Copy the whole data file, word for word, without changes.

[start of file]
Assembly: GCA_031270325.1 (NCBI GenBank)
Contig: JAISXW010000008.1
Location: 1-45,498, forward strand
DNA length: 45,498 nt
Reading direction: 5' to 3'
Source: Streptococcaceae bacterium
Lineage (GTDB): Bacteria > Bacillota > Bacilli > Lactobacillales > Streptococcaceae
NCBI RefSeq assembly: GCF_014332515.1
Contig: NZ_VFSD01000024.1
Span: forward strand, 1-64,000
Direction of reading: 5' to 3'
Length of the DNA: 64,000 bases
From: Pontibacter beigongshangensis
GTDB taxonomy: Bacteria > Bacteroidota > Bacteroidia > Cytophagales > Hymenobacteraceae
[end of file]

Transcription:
Assembly: GCA_031270325.1 (NCBI GenBank)
Contig: JAISXW010000008.1
Location: 1-45,498, forward strand
DNA length: 45,498 nt
Reading direction: 5' to 3'
Source: Streptococcaceae bacterium
Lineage (GTDB): Bacteria > Bacillota > Bacilli > Lactobacillales > Streptococcaceae
NCBI RefSeq assembly: GCF_014332515.1
Contig: NZ_VFSD01000024.1
Span: forward strand, 1-64,000
Direction of reading: 5' to 3'
Length of the DNA: 64,000 bases
From: Pontibacter beigongshangensis
GTDB taxonomy: Bacteria > Bacteroidota > Bacteroidia > Cytophagales > Hymenobacteraceae